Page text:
Memory Maps, Overlapping Watercolors, and Art & Text
ART YARD Art Matters at PS 282 has begun our next cycle titled Unity/Community with Teaching Artist Richard Estrin. Richard explained to us that while in each session over the next three weeks we will create an artwork, these three pieces will ultimately be placed side-by-side to form what we call a tryptic.
Today we learned some very sophisticated watercolor techniques including working wet-on-wet which allows colors to blend on their own, and how to employ overlapping to create the illusion of space. Richard showed us some fine examples of watercolor painting (including my favorite John Singer Sargent) which we carefully analyzed for technique.
Does this sound like a rigorous painting course in art school? I thought so too. But we were wowed by the fantastic accomplishment our 4-10 year old artists! Richard reflects: “The exuberance of these young kids is so gratifying. The love of creating that they demonstrated is sensational and inspirational!”
Jack really enjoyed this week’s lesson and thinks overlapping is a cool technique.
Lorenzo describes his composition: “one building, overlapping with another building, half overlapping another building, a little bit.”
Lucy loved blending colors by adding watercolor to wet paper! She said “I liked how the kids made all their paintings so beautiful because of all the details.”
Noelle exclaimed, “ I just LOVE painting with watercolors! This is a blue dog, eating an ice cream (with chocolate sprinkles) at the Park.”
In critique Rhys clearly articulated: “I overlapped these flowers and a house behind it. And the doorknob is only half because it’s behind the flowers.”
Emma’s colorful painting depicts her community of stuffed toys -- Elmo, Cookie Monster and her fluffy unicorn Esmeralda. She tells us: “I decided to overlap them because they normally sit in a bunch.”
August painted a “rainbow, with a bird community, with a cloud raining over the ocean.”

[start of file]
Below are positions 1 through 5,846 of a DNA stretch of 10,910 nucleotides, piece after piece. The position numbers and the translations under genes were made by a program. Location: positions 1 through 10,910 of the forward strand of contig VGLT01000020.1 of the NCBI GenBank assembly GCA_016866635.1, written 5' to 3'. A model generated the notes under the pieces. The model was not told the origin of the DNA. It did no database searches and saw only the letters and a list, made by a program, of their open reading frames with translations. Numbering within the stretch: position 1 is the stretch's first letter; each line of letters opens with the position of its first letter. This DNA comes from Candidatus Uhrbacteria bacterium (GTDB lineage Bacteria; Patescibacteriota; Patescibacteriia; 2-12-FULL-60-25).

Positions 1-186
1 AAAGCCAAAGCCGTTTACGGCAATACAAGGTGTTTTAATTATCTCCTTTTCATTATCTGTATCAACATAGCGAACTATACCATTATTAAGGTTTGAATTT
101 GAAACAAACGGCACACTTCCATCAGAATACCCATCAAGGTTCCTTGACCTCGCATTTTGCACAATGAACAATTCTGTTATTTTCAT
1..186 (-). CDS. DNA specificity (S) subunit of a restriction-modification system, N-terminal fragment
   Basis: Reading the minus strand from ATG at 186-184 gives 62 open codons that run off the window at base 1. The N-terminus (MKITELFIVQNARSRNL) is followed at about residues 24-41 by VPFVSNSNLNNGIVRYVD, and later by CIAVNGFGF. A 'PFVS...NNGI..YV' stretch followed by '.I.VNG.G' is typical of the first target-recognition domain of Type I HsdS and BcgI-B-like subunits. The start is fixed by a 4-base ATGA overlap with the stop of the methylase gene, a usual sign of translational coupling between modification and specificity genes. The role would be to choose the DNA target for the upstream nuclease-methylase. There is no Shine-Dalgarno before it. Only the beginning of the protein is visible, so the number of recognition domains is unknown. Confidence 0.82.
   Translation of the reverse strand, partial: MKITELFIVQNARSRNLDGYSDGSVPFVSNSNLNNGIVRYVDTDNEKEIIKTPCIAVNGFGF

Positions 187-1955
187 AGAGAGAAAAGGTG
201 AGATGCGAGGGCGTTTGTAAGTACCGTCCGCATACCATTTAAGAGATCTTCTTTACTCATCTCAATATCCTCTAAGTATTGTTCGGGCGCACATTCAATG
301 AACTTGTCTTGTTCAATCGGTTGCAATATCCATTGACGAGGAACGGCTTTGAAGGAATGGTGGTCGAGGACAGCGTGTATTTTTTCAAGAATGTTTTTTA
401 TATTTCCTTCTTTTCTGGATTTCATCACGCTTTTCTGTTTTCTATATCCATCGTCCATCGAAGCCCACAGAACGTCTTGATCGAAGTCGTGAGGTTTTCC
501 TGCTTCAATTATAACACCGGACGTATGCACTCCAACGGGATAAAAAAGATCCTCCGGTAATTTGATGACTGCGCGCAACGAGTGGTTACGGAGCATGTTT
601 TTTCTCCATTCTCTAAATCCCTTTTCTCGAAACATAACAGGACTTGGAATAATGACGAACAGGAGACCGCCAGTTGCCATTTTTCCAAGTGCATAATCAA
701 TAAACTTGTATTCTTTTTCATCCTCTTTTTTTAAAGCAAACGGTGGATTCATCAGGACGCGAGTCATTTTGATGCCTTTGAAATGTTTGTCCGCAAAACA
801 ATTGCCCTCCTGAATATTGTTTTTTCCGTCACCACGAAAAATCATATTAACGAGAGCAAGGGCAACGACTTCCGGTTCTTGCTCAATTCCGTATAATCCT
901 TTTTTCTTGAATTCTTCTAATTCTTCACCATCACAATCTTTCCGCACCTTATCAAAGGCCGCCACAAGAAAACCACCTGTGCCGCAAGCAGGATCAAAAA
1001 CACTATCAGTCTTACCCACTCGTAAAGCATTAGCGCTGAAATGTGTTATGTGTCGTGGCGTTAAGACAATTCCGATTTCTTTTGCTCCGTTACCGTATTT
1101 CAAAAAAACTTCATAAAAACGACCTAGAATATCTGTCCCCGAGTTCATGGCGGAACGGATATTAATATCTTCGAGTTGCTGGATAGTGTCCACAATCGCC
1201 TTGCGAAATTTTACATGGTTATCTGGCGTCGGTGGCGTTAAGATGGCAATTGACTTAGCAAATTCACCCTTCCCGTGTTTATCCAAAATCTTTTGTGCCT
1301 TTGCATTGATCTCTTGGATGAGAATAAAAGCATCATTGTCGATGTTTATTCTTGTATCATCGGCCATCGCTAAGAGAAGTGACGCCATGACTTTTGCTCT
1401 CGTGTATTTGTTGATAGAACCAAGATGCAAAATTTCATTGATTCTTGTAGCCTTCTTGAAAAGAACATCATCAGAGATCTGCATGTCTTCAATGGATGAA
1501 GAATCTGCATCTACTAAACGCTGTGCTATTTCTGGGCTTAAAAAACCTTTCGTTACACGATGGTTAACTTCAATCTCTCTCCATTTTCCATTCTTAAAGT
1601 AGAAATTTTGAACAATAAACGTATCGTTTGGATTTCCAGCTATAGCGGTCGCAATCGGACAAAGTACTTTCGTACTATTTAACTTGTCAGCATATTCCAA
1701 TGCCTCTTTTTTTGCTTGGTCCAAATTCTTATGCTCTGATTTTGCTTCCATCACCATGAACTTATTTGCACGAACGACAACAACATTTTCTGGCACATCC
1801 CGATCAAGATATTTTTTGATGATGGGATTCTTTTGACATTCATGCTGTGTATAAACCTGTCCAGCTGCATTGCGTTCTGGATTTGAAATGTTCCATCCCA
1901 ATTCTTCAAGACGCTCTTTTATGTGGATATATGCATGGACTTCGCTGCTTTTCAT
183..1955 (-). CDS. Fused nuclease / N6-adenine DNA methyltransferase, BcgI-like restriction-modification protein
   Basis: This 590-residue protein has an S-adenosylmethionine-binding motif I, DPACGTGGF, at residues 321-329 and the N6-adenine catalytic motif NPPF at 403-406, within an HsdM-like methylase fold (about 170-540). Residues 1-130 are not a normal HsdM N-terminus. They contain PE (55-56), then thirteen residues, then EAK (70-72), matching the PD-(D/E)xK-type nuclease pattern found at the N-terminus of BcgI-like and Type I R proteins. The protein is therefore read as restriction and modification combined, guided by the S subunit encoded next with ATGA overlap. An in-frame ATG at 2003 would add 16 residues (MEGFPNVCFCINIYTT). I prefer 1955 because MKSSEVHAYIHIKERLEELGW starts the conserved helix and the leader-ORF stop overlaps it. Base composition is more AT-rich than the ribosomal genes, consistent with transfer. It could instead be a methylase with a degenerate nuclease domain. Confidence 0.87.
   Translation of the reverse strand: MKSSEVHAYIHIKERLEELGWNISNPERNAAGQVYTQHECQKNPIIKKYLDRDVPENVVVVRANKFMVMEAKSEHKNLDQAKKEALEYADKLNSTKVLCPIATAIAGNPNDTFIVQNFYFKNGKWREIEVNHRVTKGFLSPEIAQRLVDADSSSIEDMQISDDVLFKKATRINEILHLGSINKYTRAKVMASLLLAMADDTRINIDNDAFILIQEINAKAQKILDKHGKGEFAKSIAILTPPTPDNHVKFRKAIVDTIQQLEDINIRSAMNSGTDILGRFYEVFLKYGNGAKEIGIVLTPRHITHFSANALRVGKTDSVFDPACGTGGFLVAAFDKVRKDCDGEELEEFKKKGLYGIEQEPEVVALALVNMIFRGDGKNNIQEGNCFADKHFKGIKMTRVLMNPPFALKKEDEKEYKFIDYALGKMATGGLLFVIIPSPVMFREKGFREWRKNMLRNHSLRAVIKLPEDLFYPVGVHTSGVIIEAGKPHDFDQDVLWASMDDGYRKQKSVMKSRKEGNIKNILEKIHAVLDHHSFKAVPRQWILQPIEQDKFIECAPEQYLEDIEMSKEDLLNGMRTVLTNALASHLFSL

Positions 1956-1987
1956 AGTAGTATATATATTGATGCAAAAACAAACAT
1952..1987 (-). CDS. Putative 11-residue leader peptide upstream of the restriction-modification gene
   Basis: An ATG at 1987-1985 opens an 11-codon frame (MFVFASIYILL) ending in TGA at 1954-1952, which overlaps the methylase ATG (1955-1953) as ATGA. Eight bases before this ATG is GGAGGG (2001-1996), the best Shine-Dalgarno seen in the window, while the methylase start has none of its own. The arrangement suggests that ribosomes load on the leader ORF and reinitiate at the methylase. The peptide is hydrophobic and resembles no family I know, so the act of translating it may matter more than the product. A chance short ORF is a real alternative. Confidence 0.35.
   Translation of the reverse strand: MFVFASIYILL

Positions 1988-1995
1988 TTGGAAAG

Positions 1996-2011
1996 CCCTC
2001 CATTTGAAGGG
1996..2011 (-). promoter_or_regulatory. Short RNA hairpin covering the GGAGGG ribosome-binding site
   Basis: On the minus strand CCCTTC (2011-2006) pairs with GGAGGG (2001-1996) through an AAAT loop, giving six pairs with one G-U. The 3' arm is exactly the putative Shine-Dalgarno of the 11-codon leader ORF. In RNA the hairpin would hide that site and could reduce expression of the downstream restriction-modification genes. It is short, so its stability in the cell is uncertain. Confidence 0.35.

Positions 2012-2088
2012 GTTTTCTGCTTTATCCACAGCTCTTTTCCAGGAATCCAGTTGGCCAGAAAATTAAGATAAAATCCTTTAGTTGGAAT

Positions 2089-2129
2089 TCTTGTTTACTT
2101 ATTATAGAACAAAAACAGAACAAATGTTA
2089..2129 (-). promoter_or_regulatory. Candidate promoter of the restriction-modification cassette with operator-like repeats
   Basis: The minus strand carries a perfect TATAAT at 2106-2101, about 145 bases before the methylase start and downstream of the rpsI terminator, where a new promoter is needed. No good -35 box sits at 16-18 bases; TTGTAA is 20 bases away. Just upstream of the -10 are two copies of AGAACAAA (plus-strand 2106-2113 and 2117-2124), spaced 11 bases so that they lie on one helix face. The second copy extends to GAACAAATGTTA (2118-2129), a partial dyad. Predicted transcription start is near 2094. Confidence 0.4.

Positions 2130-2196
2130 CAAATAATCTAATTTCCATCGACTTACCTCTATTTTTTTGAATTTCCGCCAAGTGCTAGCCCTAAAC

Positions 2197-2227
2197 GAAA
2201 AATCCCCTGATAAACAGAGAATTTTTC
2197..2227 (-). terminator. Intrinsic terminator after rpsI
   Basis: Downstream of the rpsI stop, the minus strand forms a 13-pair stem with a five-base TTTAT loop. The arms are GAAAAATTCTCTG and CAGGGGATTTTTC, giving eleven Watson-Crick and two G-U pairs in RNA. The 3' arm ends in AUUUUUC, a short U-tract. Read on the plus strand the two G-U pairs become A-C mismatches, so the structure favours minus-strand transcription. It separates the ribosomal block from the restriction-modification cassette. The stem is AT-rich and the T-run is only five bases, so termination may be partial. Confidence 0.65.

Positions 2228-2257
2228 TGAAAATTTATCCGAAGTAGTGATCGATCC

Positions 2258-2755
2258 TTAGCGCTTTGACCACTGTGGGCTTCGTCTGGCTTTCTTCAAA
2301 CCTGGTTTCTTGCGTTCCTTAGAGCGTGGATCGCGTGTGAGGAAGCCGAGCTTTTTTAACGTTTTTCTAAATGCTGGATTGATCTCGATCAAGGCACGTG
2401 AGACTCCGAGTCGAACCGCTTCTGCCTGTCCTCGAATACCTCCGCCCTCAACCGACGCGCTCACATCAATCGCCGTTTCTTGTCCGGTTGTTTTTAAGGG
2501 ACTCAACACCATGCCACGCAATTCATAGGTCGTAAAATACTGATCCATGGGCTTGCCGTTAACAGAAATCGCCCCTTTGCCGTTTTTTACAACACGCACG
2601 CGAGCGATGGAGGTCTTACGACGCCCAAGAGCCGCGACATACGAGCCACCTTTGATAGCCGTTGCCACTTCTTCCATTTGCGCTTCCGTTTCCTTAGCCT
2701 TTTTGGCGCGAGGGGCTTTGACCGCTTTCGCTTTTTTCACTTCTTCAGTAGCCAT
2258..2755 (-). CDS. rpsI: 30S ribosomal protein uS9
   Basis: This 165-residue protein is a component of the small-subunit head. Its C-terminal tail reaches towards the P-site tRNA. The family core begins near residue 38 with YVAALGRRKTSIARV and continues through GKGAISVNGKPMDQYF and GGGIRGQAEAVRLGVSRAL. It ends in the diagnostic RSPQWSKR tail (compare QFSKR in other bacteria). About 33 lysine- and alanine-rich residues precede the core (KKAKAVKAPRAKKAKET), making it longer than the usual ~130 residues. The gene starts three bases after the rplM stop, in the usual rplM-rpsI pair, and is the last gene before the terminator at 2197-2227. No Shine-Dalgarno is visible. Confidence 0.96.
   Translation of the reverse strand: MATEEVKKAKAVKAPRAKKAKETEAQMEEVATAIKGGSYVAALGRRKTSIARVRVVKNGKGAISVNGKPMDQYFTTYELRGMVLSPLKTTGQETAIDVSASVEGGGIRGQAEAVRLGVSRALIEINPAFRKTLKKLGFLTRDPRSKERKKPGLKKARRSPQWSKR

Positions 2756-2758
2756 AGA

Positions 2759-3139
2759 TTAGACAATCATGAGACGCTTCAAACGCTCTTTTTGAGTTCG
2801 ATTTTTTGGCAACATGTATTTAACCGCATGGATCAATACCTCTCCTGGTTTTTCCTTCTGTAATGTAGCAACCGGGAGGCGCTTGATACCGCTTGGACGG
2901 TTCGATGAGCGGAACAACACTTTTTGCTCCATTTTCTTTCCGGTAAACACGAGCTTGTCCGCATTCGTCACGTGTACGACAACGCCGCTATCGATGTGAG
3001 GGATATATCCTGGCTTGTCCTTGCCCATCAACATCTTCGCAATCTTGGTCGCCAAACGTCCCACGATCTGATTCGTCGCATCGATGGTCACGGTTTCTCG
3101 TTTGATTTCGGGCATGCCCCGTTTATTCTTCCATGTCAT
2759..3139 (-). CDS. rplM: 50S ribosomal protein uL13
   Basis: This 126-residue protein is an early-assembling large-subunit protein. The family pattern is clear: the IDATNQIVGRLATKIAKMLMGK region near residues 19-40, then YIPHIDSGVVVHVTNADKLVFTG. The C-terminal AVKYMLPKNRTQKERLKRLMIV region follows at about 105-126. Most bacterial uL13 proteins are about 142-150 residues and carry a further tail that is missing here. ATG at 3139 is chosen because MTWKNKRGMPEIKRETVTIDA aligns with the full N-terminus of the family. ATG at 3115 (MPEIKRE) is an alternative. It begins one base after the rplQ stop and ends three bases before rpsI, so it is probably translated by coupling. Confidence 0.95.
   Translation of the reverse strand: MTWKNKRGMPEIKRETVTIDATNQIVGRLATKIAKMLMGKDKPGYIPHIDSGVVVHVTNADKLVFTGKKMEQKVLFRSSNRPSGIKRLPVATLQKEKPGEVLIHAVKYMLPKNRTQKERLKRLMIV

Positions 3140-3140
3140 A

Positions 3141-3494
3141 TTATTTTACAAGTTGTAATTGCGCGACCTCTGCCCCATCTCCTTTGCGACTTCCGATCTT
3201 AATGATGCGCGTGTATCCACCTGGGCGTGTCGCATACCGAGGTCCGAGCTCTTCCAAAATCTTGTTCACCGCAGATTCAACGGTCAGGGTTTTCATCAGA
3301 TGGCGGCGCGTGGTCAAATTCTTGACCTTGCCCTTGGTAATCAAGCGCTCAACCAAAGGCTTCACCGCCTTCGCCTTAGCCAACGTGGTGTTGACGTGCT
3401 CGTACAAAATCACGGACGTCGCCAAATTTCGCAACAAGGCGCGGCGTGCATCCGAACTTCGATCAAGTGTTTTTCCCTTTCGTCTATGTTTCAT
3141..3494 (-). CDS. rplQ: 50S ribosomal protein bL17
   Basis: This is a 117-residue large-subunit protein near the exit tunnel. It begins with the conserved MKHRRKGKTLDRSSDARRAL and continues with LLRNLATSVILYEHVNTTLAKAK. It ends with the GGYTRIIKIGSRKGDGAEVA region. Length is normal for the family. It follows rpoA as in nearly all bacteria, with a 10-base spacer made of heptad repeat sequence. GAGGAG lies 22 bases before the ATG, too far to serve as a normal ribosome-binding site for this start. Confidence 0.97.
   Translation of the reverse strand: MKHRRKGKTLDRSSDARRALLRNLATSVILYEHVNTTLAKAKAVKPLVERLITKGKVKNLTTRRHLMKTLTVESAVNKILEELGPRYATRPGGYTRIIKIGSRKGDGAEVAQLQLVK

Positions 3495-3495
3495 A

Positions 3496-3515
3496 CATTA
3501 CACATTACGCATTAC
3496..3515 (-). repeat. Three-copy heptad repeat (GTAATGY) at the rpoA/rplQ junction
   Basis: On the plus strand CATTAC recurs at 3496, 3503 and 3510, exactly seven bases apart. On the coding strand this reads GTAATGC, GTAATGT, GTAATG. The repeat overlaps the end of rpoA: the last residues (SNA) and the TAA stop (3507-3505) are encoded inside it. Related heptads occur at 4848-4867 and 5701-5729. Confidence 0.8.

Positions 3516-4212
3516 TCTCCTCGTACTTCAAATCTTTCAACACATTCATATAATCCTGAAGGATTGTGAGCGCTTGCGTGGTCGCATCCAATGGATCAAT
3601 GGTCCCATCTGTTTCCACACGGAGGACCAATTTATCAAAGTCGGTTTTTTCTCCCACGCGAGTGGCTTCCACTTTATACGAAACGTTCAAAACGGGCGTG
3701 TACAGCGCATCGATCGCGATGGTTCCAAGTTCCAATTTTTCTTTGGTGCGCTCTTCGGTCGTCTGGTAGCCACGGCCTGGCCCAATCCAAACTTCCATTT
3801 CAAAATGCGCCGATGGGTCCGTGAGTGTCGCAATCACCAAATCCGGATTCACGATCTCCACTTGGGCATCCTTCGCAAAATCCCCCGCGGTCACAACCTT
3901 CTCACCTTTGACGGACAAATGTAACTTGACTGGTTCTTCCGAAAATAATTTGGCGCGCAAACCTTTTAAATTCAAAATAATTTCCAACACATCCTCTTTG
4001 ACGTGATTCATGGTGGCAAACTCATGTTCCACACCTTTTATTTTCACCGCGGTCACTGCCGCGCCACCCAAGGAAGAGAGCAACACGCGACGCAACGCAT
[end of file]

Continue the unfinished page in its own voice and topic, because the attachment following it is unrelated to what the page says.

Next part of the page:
Employing artistic license Lola made a painting of her school and the grass with the track which actually blue but she decided to make it purple.
Coco’s piece depicts a big unicorn hiding behind a snake with a bear on the side.
These beautiful paintings are all depicting a particular community dear to the artist -- home, park, toys, pets and even a community of paint brushes painted by Max. Which particularly resonated with me – as I’ve painted a version of my own community of brushes more than once!
Check out this weeks video recap!
This week, fourth and fifth graders at ART YARD Art Matters at PS 6 began a 3-week memory mapping project with Teaching Artist Iviva Olenick.
Iviva summarizes: “After looking at artworks by Joyce Kozloff and Meridith McNeal, students identified places they haven't visited recently and miss, and drew maps of the journey to the place and the place itself. We used the term memory maps to designate the difference between a map based on geography and one based on emotion and memory, which might not be totally accurate or true to life. Students traveled places near and far in their memories, including local shops, school and their home countries.”
I was particularly impressed by the students observational skills and analytical thought process when viewing Iviva’s presentation. They concentrated very carefully as Iviva demonstrated the paper joining technique and enthusiastically worked on their pieces.
Elliot tells us: “I made a beach because I miss going there and having fun with my family and friends.”
Vivaan explains: "I drew a picture of Pershing field because I used to go there frequently before Covid but now I can’t."